My new job

posted by Jeff | Monday, March 28, 2011, 7:42 PM | comments: 0

Friday night, I got a new job offer, which of course I happily accepted. It's still at Microsoft, but I'm transitioning into a program manager position, on a new project related to SQL Azure, our cloud database service. I don't think it's appropriate just yet to talk about the details of the product, but I'm pretty sure we'll be putting out a lot of information in the fall. Heck, it might very well be a part of my job to socialize what we're building.

"Program manager" means a hundred different things at Microsoft. The company tends to compartmentalize roles into development, test, PM and ops. They're all pretty well defined, except PM, which can involve feature work, release management, relationship management, consulting, prototyping, design... it's a pretty long list. A lot of roles are combinations of those things. This particular gig will involve a fairly broad spectrum of responsibility, focusing largely on the design and development of this particular thing. The interesting thing is that PM's in individual contributor roles typically don't have anyone reporting to them, so a lot of what you do with the dev team is negotiation. It works pretty well, and is very collaborative when it's done right.

So after occupying developer roles for about ten years, why this change? There are actually two reasons. The first is the more obvious reason, that it's kind of where my career was already going prior to joining Microsoft. I was doing less code writing and more process and development guidance. Even before ICOM (where I would have liked to have also exercised this role), I was doing it a lot in consulting gigs. The second reason is that I just don't see a long-term career at Microsoft in the development discipline. I'll never be a partner architect because I just don't have the passion for (or the brain wired for) that level of super deep technical thought.

Fortunately, because of the diversity of responsibilities in the PM realm, I think I can be more effective, and far more engaged, to really make a mark on the company. This particular job is cool because I still need to "get" development, and will likely do some prototyping as well. It's a pretty exciting opportunity, even if it's largely a lateral move in terms of level and salary. The important thing is that I'll be a lot happier.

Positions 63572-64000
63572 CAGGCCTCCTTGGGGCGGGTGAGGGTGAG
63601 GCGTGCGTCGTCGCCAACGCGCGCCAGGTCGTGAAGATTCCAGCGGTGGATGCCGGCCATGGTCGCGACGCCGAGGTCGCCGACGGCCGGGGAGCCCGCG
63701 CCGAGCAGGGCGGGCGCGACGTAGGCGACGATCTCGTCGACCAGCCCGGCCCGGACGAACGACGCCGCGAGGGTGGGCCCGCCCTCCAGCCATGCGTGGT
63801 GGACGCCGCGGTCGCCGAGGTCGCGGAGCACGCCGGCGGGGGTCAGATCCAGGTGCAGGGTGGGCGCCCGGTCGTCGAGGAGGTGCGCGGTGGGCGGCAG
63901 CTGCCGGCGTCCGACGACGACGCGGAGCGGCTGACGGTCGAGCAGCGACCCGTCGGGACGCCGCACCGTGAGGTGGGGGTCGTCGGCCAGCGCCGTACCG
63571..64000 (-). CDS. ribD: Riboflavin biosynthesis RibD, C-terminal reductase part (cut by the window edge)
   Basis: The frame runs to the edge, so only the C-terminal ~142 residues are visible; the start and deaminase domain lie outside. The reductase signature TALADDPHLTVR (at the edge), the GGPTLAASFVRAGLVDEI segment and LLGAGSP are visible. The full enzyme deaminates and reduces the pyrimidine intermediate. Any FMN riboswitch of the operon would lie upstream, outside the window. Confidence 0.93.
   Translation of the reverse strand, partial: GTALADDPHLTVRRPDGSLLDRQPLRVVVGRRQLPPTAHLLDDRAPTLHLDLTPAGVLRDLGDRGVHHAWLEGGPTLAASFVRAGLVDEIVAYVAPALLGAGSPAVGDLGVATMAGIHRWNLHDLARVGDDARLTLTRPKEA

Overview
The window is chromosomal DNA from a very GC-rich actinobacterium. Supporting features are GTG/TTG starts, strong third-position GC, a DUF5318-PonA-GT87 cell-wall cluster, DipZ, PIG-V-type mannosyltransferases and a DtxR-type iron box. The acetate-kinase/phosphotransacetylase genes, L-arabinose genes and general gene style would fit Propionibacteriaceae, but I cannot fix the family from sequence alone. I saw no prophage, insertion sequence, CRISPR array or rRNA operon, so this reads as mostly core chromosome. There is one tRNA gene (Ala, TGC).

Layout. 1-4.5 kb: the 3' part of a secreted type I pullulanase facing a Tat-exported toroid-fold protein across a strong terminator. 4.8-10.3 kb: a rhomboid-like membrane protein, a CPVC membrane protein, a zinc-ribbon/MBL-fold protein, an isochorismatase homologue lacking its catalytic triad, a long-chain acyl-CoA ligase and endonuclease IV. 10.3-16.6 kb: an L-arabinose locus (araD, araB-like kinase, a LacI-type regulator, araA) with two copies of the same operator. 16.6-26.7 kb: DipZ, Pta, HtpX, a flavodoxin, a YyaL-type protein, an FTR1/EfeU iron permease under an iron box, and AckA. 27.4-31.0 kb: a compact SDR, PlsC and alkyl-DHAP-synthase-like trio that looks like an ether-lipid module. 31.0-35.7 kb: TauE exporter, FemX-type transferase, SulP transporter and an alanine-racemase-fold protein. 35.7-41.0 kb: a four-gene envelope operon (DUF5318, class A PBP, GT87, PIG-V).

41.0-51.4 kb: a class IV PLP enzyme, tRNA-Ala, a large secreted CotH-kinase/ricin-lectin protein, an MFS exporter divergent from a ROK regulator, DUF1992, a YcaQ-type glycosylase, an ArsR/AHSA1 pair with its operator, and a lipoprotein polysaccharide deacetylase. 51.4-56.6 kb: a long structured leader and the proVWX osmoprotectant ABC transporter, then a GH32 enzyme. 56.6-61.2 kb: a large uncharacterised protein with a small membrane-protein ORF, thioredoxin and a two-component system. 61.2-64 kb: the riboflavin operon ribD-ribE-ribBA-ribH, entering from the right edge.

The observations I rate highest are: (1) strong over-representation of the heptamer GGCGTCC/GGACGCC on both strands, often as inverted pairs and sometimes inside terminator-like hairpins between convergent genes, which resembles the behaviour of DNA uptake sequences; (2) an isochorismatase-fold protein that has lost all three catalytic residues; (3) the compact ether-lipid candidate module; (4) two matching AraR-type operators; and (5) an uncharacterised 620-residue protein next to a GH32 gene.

Interviewing from the inside is a different animal than coming from the outside. It's kind of an interesting scenario that you can't find in very many companies, because you can get a "new job" without changing who signs your check. A lot of people switch off every two years or so. It starts with informational meetings, just to get an idea of what a position is. It's like a bidirectional phone screen almost, so you can feel each other out. I did a lot of these, all over the company, except in Windows or Office, where I have no desire to be. Going through that process made the company feel much smaller, as I've talked to people all over the place, in other parts of DevDiv, the phone group, Xbox and Microsoft Game Studios. Never talked to people in Bing or the online areas, oddly enough, I guess because I just didn't get the hits on the job search app.

If you have a potentially good fit, you and/or the hiring manager may ask to do a formal or informal interview loop. The formal arrangement is a lot like it is from the outside, with the recruiter setting up stuff for a day of interviewing. The informal is less structured, and depending on the situation, may not even be anything more than a test for personality fit.

I did a total of three loops in my search. The first one, in January, was in the shared test org for Microsoft Game Studios, which was neat because it was a PM position that helped guide a dev group, who answered to a dev lead, who in turn reported to a director of test. Totally non-traditional Microsoft. This group makes tools that the various studios use for testing, as a central resource. It was a formal loop, and I got the stamp of approval from everyone, but still came in second place. The feedback from the manger was that if he had two positions, he would have hired me. The "cool factor" of working on Xbox stuff certainly had its appeal, so I was definitely disappointed, but the networking that came out of the experience was awesome. It's a very exciting part of the company.